Tag Archives: Indigenous

Out of Place

Solo exhibition by Connie Morey

July 2 – Sept 17, 2022

Legacy Downtown | 630 Yates St.
Lekwungen territory

Out of Place delves into the relationships between the ground beneath our feet and the roofs over our heads. Through sculpture, photography and stop-motion projection, artist Connie Michele Morey explores ecological displacement (a colonial separation from the earth as home) and its impact on labour and housing dislocation. The exhibition grows out of tensions embodied in the artist’s mixed settler and Indigenous identity, alongside her personal experiences with housing insecurity. Emerging from travel to over fifty former village and industry sites on the east and west coasts of Canada, Out of Place questions what it means to be at home with the body, community, and earth. Image: Connie Morey, Roof Over My Head, Slag Heap, Coal Mine #1, K’omoks Traditional Territory (Comox Valley, BC), 2019.

Art of Reconciliation

April 30 – Sept 10 2022

Legacy Downtown Sidewalk Gallery | 630 Yates St.
Lekwungen territory

The Sidewalk Gallery is located outside Legacy Downtown in our Broad Street windows. 

Art of Reconciliation invites viewers to witness and participate in a dialogue with youth about what reconciliation means for Indigenous and non-Indigenous people working together to form friendships and take action. The artwork in this show is the result of weeks of reflection, group discussion and deep learning about reconciliation, Indigenous culture, and colonization.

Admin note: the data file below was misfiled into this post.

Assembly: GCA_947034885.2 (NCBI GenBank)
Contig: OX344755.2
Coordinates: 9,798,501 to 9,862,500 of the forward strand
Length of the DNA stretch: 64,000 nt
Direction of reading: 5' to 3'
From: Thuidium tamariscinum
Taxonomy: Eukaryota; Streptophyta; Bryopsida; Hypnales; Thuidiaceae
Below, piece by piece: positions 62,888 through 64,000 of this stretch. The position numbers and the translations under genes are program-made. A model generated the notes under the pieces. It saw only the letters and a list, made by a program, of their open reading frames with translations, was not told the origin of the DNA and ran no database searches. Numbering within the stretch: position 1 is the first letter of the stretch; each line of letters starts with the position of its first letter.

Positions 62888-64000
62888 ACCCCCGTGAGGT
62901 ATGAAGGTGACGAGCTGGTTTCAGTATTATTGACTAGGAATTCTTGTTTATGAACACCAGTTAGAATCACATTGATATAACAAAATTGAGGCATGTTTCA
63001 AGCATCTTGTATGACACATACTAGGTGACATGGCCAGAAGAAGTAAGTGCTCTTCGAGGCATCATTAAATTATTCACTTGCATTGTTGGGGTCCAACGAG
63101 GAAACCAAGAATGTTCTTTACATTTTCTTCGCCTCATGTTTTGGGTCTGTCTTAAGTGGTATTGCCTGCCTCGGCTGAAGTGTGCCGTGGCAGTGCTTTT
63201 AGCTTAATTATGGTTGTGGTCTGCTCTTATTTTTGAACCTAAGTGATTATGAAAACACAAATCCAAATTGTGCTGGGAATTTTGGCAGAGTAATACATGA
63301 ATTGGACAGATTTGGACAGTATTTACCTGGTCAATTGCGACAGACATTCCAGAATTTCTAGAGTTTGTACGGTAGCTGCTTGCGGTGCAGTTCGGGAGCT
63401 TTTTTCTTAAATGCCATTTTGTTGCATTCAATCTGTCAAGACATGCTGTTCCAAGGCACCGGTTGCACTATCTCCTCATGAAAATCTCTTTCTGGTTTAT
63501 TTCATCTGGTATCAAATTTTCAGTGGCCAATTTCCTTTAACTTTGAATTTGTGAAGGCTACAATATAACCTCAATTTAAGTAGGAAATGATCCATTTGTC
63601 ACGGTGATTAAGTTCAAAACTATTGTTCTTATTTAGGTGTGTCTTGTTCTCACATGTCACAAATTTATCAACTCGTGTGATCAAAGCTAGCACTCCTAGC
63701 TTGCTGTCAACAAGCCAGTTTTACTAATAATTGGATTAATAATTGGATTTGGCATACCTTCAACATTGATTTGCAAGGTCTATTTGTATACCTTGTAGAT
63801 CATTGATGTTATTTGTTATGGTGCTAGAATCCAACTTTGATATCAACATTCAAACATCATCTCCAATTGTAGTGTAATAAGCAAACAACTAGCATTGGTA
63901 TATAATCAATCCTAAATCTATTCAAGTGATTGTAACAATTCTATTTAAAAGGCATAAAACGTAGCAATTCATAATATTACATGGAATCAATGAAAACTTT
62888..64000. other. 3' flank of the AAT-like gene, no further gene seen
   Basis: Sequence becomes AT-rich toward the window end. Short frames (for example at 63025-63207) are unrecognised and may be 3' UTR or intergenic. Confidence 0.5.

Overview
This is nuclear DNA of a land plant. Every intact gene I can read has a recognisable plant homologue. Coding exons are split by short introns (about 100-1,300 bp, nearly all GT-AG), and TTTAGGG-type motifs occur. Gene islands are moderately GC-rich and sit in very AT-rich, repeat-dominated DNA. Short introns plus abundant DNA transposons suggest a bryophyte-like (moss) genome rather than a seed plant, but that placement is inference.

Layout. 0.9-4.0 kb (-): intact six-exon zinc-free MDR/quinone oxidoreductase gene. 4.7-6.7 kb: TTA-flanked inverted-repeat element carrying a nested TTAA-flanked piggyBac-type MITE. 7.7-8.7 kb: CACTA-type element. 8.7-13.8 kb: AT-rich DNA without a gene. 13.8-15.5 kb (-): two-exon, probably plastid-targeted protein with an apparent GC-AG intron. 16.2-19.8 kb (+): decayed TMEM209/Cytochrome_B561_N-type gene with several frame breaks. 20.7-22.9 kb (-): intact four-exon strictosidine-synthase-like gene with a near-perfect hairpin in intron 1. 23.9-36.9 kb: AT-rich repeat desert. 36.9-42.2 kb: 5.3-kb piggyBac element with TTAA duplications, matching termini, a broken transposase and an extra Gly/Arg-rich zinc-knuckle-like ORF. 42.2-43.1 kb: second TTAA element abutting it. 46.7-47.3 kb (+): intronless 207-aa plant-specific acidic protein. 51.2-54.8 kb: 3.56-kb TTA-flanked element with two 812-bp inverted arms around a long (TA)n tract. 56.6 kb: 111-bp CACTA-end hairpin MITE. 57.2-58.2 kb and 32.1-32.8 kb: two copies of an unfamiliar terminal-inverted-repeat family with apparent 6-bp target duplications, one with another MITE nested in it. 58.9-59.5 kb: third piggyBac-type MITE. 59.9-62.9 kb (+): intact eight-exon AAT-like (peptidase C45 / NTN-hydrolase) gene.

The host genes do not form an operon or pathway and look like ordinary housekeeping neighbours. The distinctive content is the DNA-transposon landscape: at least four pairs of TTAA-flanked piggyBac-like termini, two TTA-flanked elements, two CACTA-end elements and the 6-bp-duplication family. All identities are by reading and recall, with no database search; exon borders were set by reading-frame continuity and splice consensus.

Learn more about the Art of Reconciliation project

Image: Dahlila Charlie, Matriarch’s Dream, 2021. 

Natural | Supernatural: Nuu-chah-nulth Serigraph Prints from the University of Victoria’s Permanent Collection

Fall 2014 to Fall 2017

On the UVic campus at First Peoples House

Curated by Allison Grey Noble and Caroline Riedel

This exhibition of serigraph prints by artists Patrick Amos, Joe David, Ron Hamilton (Chuuchkamalthnii), Tim Paul, Art Thompson (Tsa-Qwass-Upp), and Glen Webster visually articulates knowledges of histories and stories that are important to the people of the Nuu-chah-nulth nations. These prints are from the university’s permanent collection and originate from the print making studio of Vincent Rickard, who worked with these artists in the 1980s and 1990s. Rickard and donors George and Christiane Smyth have given the university nearly 3,000 contemporary Northwest Coast prints, making UVic’s collection the most comprehensive in Canada.

Image: Supernatural, Joe David (Nuu-chah-nulth)